Based on preclinical studies and clinical trials, the role of immunotherapy in cancer treatment has been aware increasingly reported. Tannock et al. had found that cancer cell repopulation during the intervals of radiotherapy or chemotherapy was associated with treatment failure (50). A potential approach is to eliminate the surviving cancer cells by the antitumor immunity. Tumor cells can stimulate the immune system generating immune killer cells, such as the effector T cells (Treg), and it could also induce immunosuppressive cells and immunosuppressive factors, which can adjust the generating of regulatory Treg, myeloid derived suppressor cells (MDSCs), programmed death-1 (PD1) and cytotoxic T lymphocyte-associated antigen-4 (CTLA-4) (51). Treg is induced by the subpopulation of CD4 and CD25 in thymus, and it could be evoked in the periphery and serve to maintain the homeostasis and the silence of immune. Treg cells account for 2-4% of the total peripheral Treg in human, which can secrete immunosuppressive factors and block the function of effector Treg and antigen presentation (52). Studies carried out by Wu et al. have shown that there is a high infiltration of Treg in mesothelioma patients, playing a role in promoting the cancer by inhibiting the function of Treg and the secretion of immunosuppressive cytokines such as interleukin-10 (IL-10) and transforming growth factor-β (TGF-β) (53). The number of Treg in the tissue and peripheral blood of patients with MPM are increased, which can promote the further spread of MPM. MDSCs can inhibit the immune response mediated by Treg, which derive from the bone narrow cells and accumulate in the body of the patients with MPM. PD-1 and programmed death ligand (PD-L1/2) are negative regulatory signals of the immune response, belonging to the family of B7 costimulatory molecules, and the blockade of the inhibitory signals would be able to induce the body’s anti-tumor immunity against cancer (54). Nowadays, the anticancer drugs targeted PD-L1/2 are undergoing clinical trials (55). CTLA-4, also known as CD152, is a leukocyte differentiation antigen involved in negative regulation of the immune response. Wu et al. demonstrated that the blockade of CTLA-4 signaling had effective anticancer effect, which also brought us a new hope in the treatment of MPM through modulation of T cell immunity (56). DC-based immunotherapy has shown promising in a wide variety of cancers including mesothelioma (57). Lack of specific antigen made it difficult to develop antigen-specific immunotherapy on mesothelioma; however, it would shed a light of targeting tumor cells through intratumoral DC vaccination.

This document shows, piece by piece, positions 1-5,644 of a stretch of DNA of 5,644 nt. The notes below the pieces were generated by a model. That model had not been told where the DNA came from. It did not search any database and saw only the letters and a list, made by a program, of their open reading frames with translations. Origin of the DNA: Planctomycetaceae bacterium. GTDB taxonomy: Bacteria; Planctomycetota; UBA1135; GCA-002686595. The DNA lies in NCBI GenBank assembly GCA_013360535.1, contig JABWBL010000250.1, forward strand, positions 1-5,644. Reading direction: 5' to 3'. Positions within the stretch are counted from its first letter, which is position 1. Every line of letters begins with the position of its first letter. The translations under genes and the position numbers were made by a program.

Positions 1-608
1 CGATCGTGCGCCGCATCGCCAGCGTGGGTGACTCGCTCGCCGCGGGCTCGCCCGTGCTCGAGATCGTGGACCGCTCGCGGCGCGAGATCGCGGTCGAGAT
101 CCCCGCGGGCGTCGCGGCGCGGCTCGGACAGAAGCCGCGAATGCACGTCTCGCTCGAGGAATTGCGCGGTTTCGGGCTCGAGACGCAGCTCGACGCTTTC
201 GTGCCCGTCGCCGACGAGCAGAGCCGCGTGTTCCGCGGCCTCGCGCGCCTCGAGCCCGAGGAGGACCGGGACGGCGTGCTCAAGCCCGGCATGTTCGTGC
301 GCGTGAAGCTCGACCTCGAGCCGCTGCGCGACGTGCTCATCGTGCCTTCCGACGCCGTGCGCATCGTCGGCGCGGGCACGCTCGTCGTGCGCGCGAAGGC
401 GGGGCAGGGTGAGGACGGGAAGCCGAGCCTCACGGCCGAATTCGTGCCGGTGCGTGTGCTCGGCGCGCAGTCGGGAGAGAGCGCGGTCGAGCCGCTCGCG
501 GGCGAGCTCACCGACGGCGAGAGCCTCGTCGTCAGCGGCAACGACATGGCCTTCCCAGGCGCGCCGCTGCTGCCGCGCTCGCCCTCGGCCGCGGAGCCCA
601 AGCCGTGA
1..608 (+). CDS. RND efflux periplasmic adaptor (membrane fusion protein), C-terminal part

Molecular targeted therapy

Significant progress has been made in molecular targeted therapy in non-small cell lung cancer, and this might be the same in MPM (58). Most of the researches are focused on the epidermal growth factor receptor (EGFR) and vascular endothelial growth factor (VEGF). The main role of EGFR tyrosine kinase inhibitors is to inhibit the cell proliferation and phosphorylation, which plays a critical role in anti-tumor activity (59). A phase II trial of gemcitabine/cisplatin plus the anti-VEGF antibody bevacizumab in patients with previously untreated, unresectable MPM carried out by Kindler et al. (60) have shown that the addition of bevacizumab to gemcitabine/cisplatin in this trial did not significantly improve PFS or OS in patients with advanced. Also, Garland et al. (61) published a phase II trial about the EGFR TKI erlotinib in previously untreated patients with MPM. The paper showed that single-agent erlotinib was not effective in MPM, despite high expression of EGFR. Despite all this, with the further exploration in the molecular biology mechanism of MPM, molecular targeted therapy will play an important role in the treatment of MPM in the future.

Concluding remark

The incidence of MPM is increasing in the recent years; however, it is difficult to make diagnosis at the early stage. The efficacy of current therapies is very limited unfortunately, thus the prognosis is quite poor. In order to improve the efficacy of MPM patients, early diagnosis and effective treatment strategies will be highly expected to develop. Unlike other cancers, MPM has not been well characterized in many aspects. Therefore, it is extremely important to develop novel approaches to the diagnosis, treatment and prognosis for the disease. We are optimistic to the combination of conventional therapy with immunotherapy, such as modulation of T cell immunity against tumor through targeting the immune checkpoints (CTLA-4, PD-1/PD-L1/2), depletion of the immune suppressive components (Treg, MDSC), and DC-based immunotherapy. In addition, anti-angiogenic therapy might be promising as well in the control of tumor development and progression. Current studies have shed a light of hope to the improvement of MPM treatment. We are looking forward to more clinical trials that would generate satisfying benefit to the disease.